Manta Ray ResearchEast Coast, Australia
Manta Ray Research on Australia's east coast
Manta Ray Research
Reef manta rays are listed as vulnerable with the population trend of these gentle giants declining. Overfishing is the most direct threat to the species, followed by the indirect effects of diminishing ocean health affecting their once prosperous reef habitat.
Project Manta has been actively researching manta rays in Australian waters since 2007 and has produced scientific output that has been used to inform management bodies both on a local and global scale.
SCIENCE TO THE RESCUE
Now based at the University of the Sunshine Coast and working in conjunction with the CSIRO and Manta Trust, Project Manta is undertaking research activities including acoustic and satellite tagging to observe migration patterns and genetic sampling to determine population size and connectivity to locations in Australia and internationally. Tools such as plankton tows and satellite oceanography are used to investigate feeding and movement behaviours. Wildlife Warriors supports this vital conservation work by providing its research vessel Croc One as the platform for teams completing fieldwork.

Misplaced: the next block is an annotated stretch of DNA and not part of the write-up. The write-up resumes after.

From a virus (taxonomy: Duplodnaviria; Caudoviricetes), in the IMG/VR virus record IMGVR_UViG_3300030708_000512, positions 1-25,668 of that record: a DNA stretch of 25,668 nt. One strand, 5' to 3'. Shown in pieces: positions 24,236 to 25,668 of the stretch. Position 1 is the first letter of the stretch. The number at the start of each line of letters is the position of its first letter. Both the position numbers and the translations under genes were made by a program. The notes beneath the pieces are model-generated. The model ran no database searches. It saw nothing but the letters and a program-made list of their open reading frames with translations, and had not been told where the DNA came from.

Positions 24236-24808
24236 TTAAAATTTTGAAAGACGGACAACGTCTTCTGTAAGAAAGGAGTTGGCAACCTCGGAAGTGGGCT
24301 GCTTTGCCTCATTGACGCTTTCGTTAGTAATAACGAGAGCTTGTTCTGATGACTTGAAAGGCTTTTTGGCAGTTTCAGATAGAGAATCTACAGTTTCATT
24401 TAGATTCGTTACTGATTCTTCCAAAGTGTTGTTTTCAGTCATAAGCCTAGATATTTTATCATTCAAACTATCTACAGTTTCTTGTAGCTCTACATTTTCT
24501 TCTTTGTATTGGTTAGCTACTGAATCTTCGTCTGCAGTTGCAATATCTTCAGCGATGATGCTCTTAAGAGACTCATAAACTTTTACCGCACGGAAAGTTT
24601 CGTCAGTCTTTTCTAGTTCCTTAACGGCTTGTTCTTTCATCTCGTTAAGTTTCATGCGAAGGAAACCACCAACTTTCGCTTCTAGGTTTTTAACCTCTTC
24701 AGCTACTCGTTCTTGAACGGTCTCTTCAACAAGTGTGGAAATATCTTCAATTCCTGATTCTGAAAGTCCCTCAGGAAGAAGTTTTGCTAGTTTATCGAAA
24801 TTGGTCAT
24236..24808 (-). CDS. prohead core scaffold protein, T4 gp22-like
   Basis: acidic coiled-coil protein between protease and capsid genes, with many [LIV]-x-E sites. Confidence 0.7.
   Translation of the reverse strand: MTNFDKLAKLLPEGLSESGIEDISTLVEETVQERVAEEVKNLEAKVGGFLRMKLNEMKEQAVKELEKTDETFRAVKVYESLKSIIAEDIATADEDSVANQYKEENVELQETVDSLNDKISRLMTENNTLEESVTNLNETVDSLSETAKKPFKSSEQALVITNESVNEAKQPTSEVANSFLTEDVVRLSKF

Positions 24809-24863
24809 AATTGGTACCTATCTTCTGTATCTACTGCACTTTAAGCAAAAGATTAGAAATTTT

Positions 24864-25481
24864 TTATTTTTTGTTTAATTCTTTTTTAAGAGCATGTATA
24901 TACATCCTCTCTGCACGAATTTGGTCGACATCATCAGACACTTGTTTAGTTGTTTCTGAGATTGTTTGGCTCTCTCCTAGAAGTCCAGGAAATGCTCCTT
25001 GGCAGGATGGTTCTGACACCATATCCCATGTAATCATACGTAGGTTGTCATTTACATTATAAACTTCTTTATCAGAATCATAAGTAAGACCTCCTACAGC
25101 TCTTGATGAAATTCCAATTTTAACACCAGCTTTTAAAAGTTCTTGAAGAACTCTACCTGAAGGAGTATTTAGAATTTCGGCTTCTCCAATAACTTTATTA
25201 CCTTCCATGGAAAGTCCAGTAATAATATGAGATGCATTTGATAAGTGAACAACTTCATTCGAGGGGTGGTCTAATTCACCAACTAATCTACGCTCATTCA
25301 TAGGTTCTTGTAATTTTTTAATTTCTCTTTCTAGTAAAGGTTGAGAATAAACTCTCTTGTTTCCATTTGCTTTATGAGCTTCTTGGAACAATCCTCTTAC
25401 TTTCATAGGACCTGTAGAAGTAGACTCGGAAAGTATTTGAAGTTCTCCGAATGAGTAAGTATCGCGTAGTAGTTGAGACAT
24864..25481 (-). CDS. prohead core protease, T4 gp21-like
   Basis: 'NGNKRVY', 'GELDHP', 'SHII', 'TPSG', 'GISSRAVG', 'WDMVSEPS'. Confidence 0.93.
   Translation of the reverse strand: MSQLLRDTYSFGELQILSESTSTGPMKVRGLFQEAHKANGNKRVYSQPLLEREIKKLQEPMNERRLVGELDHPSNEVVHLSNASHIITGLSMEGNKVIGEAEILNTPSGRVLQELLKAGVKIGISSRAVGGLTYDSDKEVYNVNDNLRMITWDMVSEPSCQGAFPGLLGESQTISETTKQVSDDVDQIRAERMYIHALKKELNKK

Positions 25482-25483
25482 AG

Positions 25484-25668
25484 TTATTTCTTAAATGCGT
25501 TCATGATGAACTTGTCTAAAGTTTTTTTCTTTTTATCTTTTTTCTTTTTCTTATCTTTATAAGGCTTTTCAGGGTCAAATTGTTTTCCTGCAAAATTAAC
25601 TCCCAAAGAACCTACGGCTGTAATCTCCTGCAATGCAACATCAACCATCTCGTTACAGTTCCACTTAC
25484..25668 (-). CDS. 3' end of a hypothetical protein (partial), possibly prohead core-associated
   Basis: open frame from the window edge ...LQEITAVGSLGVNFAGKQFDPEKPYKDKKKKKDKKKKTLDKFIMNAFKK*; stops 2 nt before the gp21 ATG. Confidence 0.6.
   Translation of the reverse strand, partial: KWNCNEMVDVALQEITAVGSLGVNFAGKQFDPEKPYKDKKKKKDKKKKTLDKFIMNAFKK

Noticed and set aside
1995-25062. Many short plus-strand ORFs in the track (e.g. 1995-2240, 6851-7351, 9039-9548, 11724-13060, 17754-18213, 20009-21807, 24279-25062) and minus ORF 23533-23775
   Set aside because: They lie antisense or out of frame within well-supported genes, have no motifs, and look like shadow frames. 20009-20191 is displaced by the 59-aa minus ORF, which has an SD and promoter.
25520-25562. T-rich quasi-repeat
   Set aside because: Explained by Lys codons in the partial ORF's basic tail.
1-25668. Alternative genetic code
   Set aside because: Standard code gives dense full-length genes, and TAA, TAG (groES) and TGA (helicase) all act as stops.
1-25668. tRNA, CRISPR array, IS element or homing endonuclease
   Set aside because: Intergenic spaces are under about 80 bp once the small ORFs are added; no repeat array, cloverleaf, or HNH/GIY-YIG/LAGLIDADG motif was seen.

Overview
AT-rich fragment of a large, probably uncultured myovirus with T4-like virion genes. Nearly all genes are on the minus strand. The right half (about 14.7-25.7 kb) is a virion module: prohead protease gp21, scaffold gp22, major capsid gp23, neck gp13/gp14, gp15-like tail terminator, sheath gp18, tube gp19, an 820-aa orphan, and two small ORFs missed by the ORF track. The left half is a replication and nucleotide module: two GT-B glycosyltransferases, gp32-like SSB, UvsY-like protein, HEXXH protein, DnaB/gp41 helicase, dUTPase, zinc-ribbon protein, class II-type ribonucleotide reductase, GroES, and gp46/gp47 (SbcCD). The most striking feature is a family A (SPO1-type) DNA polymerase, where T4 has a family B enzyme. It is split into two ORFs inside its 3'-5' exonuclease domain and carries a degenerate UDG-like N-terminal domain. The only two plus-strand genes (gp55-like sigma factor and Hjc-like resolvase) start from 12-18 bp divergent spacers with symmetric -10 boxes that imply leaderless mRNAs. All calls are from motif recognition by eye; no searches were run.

A LIFELINE FOR THE MANTA RAY
By completing this vital research Project Manta can identify key habitats, determine how many are there, examine behaviour and habitat use, identify bursary areas and also assess threats from commercial fishing, bycatch and boat traffic and if the current levels of protection are adequate for the conservation of this vulnerable species.